For example, if a parent believes that their child is lazy and does not like to study, this belief about their child will then CAUSE their child to shy away from studying.
This is done directly when the parent doesn’t promote a consistent after school study routine because they believe that it’s too much trouble and a waste of time.
The parent indirectly makes this belief come true by transferring this belief to their child. Kids tend to believe the descriptions they hear about themselves – especially descriptions they hear from their parents. As such, kids will often conform to the negative beliefs that their parents have about them.
How does this relate to difficult conversations with our teens? We inadvertently create self-fulfilling prophecies during emotional conversations by letting our words, body language, and/or our attitudes express our beliefs about our child.
As we’ve previously discussed, there are some really good reasons why we don’t react in the best way during difficult conversations, and we can say things, act without thinking, and/or have an attitude that doesn’t help guide our child or build a good relationship with them when this happens.
So, if there are so many reasons why difficult conversations with our teens can go wrong, what can we do?
Now that you know some of the “traps” that many well-meaning parents fall into when having difficult conversations with their teens, it’s time to transition to learning the techniques that do work.
The Techniques That Provide The Guidance That Your Child Needs & Builds a Positive Parent-Child Bond
As discussed above, you can’t always control when difficult conversations happen with your teenager, but you can control how you react to them.
Having a plan in place is the first step to ensuring that difficult conversations with your teen changes from something that you dread to times that are meaningful to both you and your teen.
In order to make this change happen, you need to make the four commitments described below.
Commit to having difficult conversations with your child. Remember above when we discussed the three options for reacting to a difficult conversation? One typical reaction that many of us choose is to avoid having the conversation altogether.
Going forward, you have to resolve having these conversations with your teen. It might be tempting to avoid the conversation or to give in to what your child wants in order to end the conversation, but this won’t get you want.
When you see that a difficult conversation is about to happen, take a deep breath and remember why this is important: you want to be the guiding force for your child and you want to create a positive and warm bond with your child.
Commit to moving out of fight or flight. So we discussed above how our biology can trick us into being poor listeners and even worse thinkers.
Now that you have resolved not to run from the conversation, the next step is to identify how your body acts to fight or flight and then resolve to actively take steps to return to your norma functioning.
During difficult conversations, take notice of your body: do you start to breath rapidly? Does your heart beat out of your chest? Do you ball up your hands or tense up?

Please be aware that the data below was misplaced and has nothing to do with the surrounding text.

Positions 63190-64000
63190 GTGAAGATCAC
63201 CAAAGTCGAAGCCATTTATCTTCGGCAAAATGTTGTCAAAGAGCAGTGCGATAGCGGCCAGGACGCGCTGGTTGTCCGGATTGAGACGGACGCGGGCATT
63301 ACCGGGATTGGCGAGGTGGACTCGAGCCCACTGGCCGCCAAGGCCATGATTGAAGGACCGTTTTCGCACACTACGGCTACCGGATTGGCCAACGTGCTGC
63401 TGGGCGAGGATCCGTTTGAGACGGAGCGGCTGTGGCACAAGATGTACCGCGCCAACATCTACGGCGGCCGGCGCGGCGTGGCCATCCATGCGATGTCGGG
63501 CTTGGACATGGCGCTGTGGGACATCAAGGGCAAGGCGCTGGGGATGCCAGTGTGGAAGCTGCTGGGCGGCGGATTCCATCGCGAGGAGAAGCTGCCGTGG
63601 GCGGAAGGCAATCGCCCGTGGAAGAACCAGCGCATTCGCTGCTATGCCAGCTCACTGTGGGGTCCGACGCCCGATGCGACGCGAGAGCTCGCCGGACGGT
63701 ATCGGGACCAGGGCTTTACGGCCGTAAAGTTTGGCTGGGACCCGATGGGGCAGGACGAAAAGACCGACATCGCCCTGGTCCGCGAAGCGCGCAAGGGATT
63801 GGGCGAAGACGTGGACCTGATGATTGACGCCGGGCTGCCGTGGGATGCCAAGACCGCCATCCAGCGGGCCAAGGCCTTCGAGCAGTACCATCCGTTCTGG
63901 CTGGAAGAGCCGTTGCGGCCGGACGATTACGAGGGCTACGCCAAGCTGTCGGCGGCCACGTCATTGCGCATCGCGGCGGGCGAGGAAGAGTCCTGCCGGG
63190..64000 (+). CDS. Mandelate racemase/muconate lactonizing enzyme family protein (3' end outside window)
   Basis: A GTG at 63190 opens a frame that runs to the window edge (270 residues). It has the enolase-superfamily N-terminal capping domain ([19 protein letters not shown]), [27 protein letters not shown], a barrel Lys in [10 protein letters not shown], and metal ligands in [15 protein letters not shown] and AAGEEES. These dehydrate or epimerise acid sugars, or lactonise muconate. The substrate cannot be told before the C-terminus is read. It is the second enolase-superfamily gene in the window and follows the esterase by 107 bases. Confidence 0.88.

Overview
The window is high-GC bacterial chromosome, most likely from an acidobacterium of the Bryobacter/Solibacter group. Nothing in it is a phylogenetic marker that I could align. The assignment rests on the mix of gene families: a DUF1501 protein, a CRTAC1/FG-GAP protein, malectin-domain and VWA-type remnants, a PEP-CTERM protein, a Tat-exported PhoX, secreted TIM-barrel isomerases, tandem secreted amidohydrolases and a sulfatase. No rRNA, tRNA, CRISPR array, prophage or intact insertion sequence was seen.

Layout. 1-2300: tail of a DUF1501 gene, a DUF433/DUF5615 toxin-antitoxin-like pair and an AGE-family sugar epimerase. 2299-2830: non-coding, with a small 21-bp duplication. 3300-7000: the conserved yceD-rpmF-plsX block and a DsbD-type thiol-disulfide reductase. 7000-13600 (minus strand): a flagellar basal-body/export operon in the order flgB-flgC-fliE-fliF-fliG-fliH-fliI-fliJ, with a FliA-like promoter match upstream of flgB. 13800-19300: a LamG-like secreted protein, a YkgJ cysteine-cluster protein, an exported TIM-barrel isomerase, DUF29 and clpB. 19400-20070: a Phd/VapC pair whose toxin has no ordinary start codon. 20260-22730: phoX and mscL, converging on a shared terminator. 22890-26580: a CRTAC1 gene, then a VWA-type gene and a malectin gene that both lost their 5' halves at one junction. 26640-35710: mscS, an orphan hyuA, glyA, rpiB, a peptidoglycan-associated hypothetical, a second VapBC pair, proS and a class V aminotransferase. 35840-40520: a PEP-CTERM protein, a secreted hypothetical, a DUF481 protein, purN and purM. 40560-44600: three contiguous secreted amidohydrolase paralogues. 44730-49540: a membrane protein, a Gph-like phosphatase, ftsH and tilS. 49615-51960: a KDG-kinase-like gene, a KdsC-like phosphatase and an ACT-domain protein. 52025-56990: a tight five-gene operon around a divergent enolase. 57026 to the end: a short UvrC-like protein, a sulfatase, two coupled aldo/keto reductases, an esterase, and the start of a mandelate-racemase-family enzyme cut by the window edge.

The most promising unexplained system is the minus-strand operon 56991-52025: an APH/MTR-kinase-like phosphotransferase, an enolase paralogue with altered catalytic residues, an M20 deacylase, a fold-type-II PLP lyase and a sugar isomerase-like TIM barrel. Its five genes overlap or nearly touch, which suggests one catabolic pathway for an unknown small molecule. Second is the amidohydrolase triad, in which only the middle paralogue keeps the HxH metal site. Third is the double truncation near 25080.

Once you identify how your body reacts to fight or flight, take steps to calm down in the moment. Take long, slow breaths. Remind yourself that your child is not the enemy. If you are worrying about the work you should be doing, or the dinner you should be cooking, or you have a disagreement with your co-worker on your brain, try to push these thoughts out of your mind right now and focus on your child.
Tell yourself that this moment will not last forever, and that YOU can positively influence your child once you are out of fight or flight mode.
Commit to ending negative self-fulfilling prophecies. Get honest with yourself and think introspectively about any judgements you have about your child or yourself.
This step is all about committing to believing in your child and yourself. Your child might have behaved a certain way in the past, but it doesn’t have to define them.
The same can be said for you, too. Perhaps in the past you behaved in a way that you are not proud of. You CAN change. Believe that you can and this self-fulfilling prophecy will come true.
Commit to ending negative self-fulfilling prophecies – and begin using positive ones.
The self-fulfilling prophecy principle has been proven over and over again to work, so you might as well use it to your advantage!
Take the following steps to create positive self-fulfilling prophecies:
- What are some of your knee-jerk judgements you’ve made about your child or family in the past (i.e. your child is lazy, your family doesn’t care, etc.)?
- After identifying your usual judgements, now identify what the OPPOSITE judgement would be (i.e. judging a child to be lazy would turn into believing that the child has potential if she just puts forth enough effort).
- Once you’ve created positive self-fulfilling prophecies, begin to behave in a way that communicates this prophecy to your child or family both verbally and nonverbally.
That’s it. That’s all it takes to make this psychological principle work in your favor. It may feel strange at first – but don’t give up on it! I’ll bet that you’ll see progress in a very short period of time.
Commit to using your new communication plan – no matter what! The biggest factor in making your new communication plan a success is to use it consistently.
New systems always take awhile to feel comfortable and successful. Don’t give up if:
- You accidentally revert back to the way you used to communicate – learn from your mistakes instead of giving up on your new plan
- It feels “weird” using the new plan – it will feel more comfortable soon
- Your child or family thinks you seem “fake” – your willingness to consistently make an effort to improve the communication between you will eventually change their minds
- It seems like it’s taking a long time to work – success doesn’t happen overnight, and better communication with your teen is worth putting in the effort on this.
Take Home Message
As Modern Parents, we all want a close and loving relationship with our teenagers. Many parents and teens over a long period of time have slipped into an ineffective communication pattern that slowly tore apart what once was a good parent-child relationship.
By using scientific studies to our advantage, we now know specific strategies that help to strengthen the parent-child bond through effective communication.
We can’t avoid having difficult conversation with our teenagers, but we can resolve to have these conversations with the dual goals of providing the guidance that our child needs AND to build a solid parent-child bond.